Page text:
We are left to wonder, were our prayers unanswered? So many people prayed for Anastasia. So many people prayed for her healing. As I said last Sunday—there are three kinds of healing—instant healing—Jesus touched the mother-in-law of Peter and her fever left her instantly. There is gradual healing—the ten lepers were told to show themselves to the priests. They were not healed instantly but along the way they were healed. And then there is ultimate healing—Jesus allowed Lazarus to die, so that the ultimate healing could take place. We all prayed for Anastasia to be healed. How that fits in God’s plan is again something we’ll have to ask Him. We know from reading the Bible that many people who saw God’s glory experienced much pain and suffering on the way. The Virgin Mary, the blind man, the Paralytic, all saw God’s glory and all paid a heavy price in order to do it. We all prayed for Anastasia to be healed, and I would like to believe that while gradual healing did not occur in her body, the ultimate healing occurred in your soul. And that today she is beholding God’s glory in heaven.
We are left with two challenges—first, how we will continue on without our beloved Anastasia. There is hurt and pain that for some of you will take a long time to heal. And second, we have our own thoughts about our own mortality to manage—there is no guarantee I will live to see the Liturgy this Sunday. So, we have to be preparing constantly, letting our Lights shine, glorifying God, having those hard conversations, owning up for our shortcomings, and anticipating the joy of heaven.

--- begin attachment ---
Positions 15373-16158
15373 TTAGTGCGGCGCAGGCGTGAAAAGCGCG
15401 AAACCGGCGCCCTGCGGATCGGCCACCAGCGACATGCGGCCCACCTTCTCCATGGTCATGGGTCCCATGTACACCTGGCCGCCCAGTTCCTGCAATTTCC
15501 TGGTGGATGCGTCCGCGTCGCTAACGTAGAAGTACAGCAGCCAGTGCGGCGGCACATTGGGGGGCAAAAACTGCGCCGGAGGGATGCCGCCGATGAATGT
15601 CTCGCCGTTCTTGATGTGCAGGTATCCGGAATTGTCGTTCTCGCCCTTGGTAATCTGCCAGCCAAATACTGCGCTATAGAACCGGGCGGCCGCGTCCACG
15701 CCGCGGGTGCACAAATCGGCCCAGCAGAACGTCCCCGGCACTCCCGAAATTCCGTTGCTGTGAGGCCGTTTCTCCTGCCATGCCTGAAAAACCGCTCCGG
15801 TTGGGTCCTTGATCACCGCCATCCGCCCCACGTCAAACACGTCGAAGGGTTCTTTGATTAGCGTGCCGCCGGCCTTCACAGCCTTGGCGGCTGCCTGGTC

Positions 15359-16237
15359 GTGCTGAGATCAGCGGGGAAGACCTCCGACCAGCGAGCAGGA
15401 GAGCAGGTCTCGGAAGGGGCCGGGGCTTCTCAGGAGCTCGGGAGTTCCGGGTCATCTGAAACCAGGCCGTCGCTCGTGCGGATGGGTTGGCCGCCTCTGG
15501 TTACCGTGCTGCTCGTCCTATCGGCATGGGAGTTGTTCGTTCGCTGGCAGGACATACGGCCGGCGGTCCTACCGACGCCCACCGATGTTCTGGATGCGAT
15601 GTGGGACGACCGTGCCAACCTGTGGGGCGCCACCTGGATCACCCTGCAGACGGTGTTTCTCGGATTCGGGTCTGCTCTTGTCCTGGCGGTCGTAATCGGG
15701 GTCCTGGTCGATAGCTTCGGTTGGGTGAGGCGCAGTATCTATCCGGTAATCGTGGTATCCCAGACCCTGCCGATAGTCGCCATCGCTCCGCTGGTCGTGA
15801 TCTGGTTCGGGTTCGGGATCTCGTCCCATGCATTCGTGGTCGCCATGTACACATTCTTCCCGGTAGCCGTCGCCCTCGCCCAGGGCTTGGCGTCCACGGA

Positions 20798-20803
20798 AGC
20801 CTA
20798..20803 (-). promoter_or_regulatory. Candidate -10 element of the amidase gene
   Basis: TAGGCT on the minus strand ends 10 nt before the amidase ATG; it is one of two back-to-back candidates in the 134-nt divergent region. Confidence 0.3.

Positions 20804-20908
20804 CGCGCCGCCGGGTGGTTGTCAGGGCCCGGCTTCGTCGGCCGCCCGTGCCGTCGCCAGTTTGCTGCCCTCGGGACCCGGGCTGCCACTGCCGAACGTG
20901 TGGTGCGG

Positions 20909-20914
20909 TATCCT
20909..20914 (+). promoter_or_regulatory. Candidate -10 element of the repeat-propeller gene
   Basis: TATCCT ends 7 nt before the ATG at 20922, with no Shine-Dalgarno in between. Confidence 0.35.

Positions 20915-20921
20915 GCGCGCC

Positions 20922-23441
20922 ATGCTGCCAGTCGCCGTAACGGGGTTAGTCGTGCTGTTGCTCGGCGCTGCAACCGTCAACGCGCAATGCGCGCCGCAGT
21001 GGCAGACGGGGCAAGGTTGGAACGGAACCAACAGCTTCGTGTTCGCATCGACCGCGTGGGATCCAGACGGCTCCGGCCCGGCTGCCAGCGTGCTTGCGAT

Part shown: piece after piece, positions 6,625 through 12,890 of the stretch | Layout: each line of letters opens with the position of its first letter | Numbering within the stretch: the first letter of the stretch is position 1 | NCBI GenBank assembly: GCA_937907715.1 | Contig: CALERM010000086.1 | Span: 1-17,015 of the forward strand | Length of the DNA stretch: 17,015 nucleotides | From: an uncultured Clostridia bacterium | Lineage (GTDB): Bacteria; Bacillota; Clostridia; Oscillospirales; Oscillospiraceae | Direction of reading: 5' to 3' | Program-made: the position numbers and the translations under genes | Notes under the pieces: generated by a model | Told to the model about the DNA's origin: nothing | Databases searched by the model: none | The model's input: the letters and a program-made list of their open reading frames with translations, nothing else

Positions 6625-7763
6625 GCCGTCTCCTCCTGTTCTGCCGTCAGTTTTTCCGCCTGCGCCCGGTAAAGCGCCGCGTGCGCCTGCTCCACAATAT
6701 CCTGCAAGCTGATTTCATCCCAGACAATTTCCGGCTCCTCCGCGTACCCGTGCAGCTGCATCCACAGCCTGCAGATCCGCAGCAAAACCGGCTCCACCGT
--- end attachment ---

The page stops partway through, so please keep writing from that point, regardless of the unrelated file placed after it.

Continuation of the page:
I want to close my remarks by sharing parts of a letter Anastasia wrote me last Easter, where she reflected on the experience of the night before:
Dear Father Stavros,
Christos Anesti! You have mentioned throughout Holy Week you pray that we feel the presence of God. You have also talked about in celebrating His Resurrection your prayer is that we get a glimpse of what heaven may be like for us one day. Well Father, the Holy Spirit was so alive and present last night that I did not want to leave. If I could have made my transition from this world to the next, I would have picked last night. . .I feel so much joy today that it feels as if I am going to burst! I know God has placed His healing hand on me and the light inside of me is brighter than any sickness could ever be. . .I have no doubt that God is leading me and no doubt that He is giving me all the tools I need to be cancer free one day. Pray that I can glorify Him on my journey. . .Your Sister in Christ, Anastasia
Indeed Anastasia allowed God to lead her. He gave her the tools of patience and joy and she used them. Today she is cancer free. I know we all wish that she was cancer free and sitting with us. What I know most of all is that she glorified Him on her journey. And I have no doubt that He is glorifying her today. She has shown us what it is like to be in pain but still have joy. May our pains turn to joy, may we remember Anastasia always, may we glorify God in our journey to Him. May we share in that glory one day with our God, and with our Anastasia, in His heavenly Kingdom.
On one of our last visits, when we talked about her funeral, Anastasia looked me in the eye, and with a tear in her eye, asked me “Father, when you bury me, what are you going to say for me?” And I answered her “I’m going to say, ‘Faithful to the end!’ Can I say that?” She answered me “I’d be honored if you’d say that.” Anastasia, it is I who am honored to say that today. Thank you for your friendship. Thank you for your inspiration. Thank you for your example of patience in tribulation. You were faithful to the end. A real light in the world, who shared that light so eagerly with others. May His Light shine on us through your memory, and may that Light help us to overcome our sadness. You were faithful to the end. May we be so as well!
May your memory be eternal our dear sister who are worthy of blessedness and everlasting memory!
Be Lights in the world, as she was a light in the world!